- Patrick Barron/Daily
By Zach Helfand, Daily Sports Editor
Published October 1, 2013
Before Brennen Beyer was the strong-side linebacker for the Michigan football team, he was its weak-side end. Before he was a weak-side end, he was a wide receiver at Plymouth (Mich.) High School.
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Before that, during his junior year there, he played tight end. As a sophomore, he played offensive tackle. Through it all, on the other side of the ball, he played defensive end.
Then and now, Beyer is a Swiss Army Knife of a player. At Michigan, he played for two years at end before redshirt junior linebacker Jake Ryan tore his anterior cruciate ligament this spring. The team needed Beyer at linebacker, so Beyer played linebacker. Now, the list of position groups he hasn’t played for is shorter than the one he has.
“I’m not unused to switching positions,” Beyer said after practice Tuesday. He added with a laugh: “Could never throw.”
But aside from that, there are few positions left for Beyer to try. That may be a blessing for Michigan in the upcoming weeks, because along with being one of the defense’s most versatile players, Beyer has also been one of its most productive.
Playing in a front seven that has struggled to rush the passer, Beyer has been a constant presence in the backfield. Though he splits time with fifth-year senior Cam Gordon, Beyer leads the team in tackles for loss with four. He is tied (with Gordon) for the team lead in sacks with two. He is one off the team lead in quarterback hurries and is one of just two players on the roster with a forced fumble.
When Michigan needed a stop in the final seconds to escape an Akron upset, defensive coordinator Greg Mattison called Cable Zero Train — an all-out blitz. Someone needed to get to the quarterback. Beyer broke through.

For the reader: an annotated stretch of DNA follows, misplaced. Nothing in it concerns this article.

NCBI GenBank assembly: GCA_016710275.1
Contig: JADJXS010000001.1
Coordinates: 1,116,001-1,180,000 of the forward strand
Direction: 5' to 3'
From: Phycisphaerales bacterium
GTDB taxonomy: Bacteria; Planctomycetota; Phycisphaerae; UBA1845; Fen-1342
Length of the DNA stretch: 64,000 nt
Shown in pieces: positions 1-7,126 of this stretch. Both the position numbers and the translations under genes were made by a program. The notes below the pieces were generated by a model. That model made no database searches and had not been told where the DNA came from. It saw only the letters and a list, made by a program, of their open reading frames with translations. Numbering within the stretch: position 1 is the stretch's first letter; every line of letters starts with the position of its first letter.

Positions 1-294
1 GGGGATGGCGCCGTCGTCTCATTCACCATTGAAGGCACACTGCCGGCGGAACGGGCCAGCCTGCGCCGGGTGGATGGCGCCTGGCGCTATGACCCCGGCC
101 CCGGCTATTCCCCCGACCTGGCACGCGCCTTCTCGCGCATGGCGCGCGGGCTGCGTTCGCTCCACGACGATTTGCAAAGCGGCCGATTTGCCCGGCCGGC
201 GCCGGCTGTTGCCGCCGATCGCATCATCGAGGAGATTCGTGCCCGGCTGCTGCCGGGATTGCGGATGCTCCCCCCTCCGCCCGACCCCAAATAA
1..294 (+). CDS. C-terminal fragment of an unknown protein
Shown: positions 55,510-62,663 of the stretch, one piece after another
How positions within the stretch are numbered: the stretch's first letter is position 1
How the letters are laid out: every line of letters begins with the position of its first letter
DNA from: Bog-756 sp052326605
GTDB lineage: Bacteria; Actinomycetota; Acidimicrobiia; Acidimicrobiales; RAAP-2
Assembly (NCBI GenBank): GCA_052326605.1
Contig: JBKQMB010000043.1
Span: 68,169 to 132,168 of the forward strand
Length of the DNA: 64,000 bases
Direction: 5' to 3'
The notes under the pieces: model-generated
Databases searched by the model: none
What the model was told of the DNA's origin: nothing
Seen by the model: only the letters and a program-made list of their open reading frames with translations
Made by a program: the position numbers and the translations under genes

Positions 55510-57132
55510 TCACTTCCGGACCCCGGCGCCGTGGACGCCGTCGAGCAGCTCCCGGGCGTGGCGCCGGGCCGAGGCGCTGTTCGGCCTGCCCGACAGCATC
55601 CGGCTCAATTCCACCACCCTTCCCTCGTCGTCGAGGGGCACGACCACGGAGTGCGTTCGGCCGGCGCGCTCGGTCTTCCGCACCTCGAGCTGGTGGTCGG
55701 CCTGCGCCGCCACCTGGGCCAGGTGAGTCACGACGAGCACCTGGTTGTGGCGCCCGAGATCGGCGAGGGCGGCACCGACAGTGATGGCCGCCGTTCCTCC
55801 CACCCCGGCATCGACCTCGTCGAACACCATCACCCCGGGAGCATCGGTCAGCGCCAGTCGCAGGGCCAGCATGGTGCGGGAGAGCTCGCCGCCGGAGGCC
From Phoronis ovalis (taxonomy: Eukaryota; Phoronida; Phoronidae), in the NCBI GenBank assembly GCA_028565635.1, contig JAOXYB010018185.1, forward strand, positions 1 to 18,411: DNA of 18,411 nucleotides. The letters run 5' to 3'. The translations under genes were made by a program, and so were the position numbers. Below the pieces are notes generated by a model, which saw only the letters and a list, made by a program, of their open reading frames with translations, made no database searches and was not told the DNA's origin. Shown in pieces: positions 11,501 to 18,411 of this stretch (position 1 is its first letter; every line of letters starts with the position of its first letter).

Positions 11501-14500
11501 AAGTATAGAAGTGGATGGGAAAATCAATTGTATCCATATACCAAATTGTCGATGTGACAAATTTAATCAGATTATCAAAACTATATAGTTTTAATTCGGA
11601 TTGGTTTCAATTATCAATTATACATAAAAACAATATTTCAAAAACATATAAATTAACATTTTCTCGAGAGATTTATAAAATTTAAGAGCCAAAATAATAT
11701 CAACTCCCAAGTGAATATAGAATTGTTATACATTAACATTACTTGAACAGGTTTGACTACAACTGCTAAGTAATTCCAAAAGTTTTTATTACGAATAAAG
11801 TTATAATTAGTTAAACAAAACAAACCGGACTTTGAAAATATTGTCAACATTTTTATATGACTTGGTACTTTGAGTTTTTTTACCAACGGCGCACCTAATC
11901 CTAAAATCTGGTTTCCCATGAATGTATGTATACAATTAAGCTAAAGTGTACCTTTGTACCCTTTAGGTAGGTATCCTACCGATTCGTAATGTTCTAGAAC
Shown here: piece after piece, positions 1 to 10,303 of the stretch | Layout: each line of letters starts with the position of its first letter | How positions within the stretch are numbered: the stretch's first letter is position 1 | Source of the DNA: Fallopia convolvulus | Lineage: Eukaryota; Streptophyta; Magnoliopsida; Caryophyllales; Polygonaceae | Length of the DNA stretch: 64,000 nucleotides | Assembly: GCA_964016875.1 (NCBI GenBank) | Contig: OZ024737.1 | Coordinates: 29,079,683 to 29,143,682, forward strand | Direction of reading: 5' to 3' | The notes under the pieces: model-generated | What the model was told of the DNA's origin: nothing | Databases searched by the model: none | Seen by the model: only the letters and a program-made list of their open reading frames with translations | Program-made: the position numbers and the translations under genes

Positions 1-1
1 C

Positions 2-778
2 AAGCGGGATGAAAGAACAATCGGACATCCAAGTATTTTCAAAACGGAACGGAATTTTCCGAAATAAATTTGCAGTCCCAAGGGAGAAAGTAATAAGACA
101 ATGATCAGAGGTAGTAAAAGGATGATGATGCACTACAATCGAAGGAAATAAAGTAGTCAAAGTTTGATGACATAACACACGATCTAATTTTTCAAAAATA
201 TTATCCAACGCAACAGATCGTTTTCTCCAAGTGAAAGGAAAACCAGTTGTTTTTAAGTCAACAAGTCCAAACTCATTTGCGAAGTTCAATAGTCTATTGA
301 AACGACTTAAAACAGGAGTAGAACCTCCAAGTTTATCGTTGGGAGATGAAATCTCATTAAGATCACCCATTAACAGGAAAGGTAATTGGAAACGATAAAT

The next week, Mattison said that Beyer executed the play perfectly.
“He just does what he’s coached to do every time,” Mattison said.
This Monday, Michigan coach Brady Hoke said that “Brennen Beyer probably is as important piece to our football team as anybody because he can do so many different things for you.”
Yet Beyer’s emergence at the SAM position presents the Wolverines with a surprisingly difficult decision. Hoke has said for months that he expects Ryan to return some time in October. Ryan, Michigan’s most explosive and reliable defender last season, will likely resume his role as the starter.
Hoke said that he plans to get Ryan more involved in this week of practice. He has done individual work without contact for weeks, but “he does some team stuff more and more every day,” Hoke said.
So where does that leave Beyer?
Even after switching positions this season, Beyer has played on the line at times. Two weeks ago, Mattison said he hadn’t yet thought about switching him back to the line. (Both coordinators were not available to speak to the media this week due to a team meeting.)
“I don’t know,” Mattison said. “We haven’t even looked at that yet. No. Brennen Beyer has done a great job at the SAM linebacker position, and he would always do it, just like Jake did, put his hand in the dirt in pass rush situations. We’ll put the best pass rushers out there on the field when that time comes.”
Beyer, for his part, said he’d go wherever the coaching staff asks him to go. His experience gives the staff plenty of options. As does his size. At 6-foot-3 and 250 pounds, Beyer fits the size profile of a number of positions.
But a move back to the line might be the most likely option. He could back up Ryan at the SAM while Ryan regains his conditioning. But that would leave out Gordon, a team captain and himself a productive defender. He could shift within the linebacking corps, but he’d still see little action, even if his skills prove compatible.
The line, too, is jammed with a deep rotation of players, but the pass rush has disappointed this year. Beyer, more than anyone, has been successful getting to the quarterback. That could be enticing for Mattison.
And it could mean yet another position change for Beyer. At this point, though, Beyer has no issues switching.
“Honestly, I didn’t even know it was a position change,” said redshirt sophomore cornerback Blake Countess. “I’m joking, but he just seems like a natural at the position.”